3 compelling reasons to visit Worcestershire: Lea & Perrins sauce, a unique style of Morris dancing, and the world's smallest theatre (in Malvern, seating 12 people in what was once a Victorian gentlemen's urinal).
More seriously, it's a place of massive historical significance. The English Civil War both started and ended here, kicking off with the Battle of Powick Bridge in 1642 and concluding with the historic Battle of Worcester 9 years later. Worcester itself is home to a magnificent Norman cathedral, with medieval cloisters and Royal tombs, including that of King John, of Magna Carta fame. Nearby Friar Street houses modern restaurants and bars in medieval timbered buildings.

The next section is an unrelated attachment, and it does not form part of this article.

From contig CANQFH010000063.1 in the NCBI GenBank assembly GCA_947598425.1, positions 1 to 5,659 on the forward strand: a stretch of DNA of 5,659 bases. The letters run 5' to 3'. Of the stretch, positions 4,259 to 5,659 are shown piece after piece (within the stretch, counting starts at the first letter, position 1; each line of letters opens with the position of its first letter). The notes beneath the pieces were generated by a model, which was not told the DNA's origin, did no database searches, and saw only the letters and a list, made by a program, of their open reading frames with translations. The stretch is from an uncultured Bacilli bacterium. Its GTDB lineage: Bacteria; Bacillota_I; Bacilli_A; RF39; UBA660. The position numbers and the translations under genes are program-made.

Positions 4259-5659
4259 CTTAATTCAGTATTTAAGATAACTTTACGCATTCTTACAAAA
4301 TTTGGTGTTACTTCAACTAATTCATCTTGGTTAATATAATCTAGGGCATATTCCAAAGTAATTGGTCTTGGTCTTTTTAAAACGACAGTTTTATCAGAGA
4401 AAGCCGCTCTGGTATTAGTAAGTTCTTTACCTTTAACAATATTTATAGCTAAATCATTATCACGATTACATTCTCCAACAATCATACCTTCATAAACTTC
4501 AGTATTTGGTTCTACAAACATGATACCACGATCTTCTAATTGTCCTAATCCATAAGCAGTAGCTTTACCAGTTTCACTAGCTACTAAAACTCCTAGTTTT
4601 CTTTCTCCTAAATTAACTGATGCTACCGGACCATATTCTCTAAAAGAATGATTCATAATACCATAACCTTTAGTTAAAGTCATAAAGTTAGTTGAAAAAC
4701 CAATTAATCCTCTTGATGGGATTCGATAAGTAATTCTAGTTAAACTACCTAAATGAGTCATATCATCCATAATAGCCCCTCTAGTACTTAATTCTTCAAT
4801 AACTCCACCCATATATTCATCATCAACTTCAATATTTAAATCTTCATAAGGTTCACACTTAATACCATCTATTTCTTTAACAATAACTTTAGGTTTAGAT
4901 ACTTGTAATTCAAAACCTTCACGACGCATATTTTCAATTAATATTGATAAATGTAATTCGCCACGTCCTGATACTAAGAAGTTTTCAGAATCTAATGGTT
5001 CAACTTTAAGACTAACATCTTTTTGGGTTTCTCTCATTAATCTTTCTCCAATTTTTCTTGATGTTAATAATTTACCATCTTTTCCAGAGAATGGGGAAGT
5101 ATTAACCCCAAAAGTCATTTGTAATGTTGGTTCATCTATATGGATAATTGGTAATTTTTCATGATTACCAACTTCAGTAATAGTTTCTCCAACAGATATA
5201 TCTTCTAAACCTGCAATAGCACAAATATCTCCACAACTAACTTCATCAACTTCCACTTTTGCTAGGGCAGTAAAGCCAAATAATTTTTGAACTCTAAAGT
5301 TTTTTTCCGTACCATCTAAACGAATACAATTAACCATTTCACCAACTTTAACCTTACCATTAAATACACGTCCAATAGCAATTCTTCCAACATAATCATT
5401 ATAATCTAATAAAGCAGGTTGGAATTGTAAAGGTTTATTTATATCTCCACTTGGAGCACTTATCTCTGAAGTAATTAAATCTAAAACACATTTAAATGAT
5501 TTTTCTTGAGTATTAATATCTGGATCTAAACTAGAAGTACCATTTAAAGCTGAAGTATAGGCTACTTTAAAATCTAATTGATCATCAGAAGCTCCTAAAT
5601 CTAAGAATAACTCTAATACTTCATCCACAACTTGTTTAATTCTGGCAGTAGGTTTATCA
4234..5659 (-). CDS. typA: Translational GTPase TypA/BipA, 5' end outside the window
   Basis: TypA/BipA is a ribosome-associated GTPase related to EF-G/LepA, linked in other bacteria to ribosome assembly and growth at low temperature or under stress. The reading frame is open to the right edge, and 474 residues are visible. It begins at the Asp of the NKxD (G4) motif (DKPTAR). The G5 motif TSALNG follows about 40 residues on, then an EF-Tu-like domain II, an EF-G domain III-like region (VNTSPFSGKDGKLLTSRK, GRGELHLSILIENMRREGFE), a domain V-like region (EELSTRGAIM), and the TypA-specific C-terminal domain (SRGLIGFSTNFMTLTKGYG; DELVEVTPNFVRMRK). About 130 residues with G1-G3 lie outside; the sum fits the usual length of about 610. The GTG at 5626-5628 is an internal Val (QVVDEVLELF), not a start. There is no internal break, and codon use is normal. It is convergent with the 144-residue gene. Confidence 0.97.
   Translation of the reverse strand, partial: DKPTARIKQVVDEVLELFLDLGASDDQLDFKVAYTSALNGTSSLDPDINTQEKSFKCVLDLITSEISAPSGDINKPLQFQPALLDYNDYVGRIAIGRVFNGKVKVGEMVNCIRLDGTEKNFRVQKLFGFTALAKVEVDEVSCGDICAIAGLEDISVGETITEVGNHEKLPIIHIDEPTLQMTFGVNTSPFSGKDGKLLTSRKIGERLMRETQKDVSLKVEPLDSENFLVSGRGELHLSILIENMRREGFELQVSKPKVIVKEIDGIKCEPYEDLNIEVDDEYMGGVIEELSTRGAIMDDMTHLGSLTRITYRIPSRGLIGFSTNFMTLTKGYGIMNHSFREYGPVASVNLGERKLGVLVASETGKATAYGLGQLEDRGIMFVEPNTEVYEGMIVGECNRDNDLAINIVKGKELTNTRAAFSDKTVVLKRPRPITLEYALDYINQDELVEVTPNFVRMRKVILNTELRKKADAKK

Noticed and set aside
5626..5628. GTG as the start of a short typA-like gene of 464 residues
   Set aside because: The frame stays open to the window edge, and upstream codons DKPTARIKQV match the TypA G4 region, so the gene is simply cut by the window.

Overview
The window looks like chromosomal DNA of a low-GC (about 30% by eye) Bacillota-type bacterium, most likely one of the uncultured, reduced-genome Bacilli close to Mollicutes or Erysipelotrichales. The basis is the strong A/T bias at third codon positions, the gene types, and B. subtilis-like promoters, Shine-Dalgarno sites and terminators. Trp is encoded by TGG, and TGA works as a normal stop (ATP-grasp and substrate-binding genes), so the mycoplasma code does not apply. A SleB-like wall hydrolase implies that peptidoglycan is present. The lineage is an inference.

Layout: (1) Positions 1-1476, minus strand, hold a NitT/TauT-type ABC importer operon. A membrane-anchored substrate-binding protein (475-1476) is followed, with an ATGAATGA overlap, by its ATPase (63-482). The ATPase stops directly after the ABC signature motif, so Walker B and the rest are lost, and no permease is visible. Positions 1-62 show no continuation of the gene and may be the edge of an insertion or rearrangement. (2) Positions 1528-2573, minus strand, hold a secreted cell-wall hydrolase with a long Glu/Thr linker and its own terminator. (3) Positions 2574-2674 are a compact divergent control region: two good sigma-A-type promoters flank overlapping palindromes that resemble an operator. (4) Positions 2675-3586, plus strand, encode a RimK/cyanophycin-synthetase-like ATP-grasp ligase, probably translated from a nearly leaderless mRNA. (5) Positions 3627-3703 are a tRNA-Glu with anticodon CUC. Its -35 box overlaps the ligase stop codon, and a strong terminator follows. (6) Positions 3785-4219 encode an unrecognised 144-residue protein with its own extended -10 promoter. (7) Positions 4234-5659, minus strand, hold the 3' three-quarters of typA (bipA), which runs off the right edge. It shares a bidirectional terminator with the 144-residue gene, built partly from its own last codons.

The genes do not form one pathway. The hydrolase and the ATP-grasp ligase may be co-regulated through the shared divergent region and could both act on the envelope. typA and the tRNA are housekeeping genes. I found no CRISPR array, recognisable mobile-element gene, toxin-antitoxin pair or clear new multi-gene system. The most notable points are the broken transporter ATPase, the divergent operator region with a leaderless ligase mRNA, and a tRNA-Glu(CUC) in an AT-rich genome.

The city is surrounded by some of the most beautiful country landscapes in England. Walk along the eight-mile ridge of the Malvern Hills and you'll spot 13 different English counties. To the north are the old industrial towns of Redditch, Bromsgrove and Kidderminster; to the south are the northern Cotswolds villages, including honey-hued Broadway, with its gorgeous folly tower.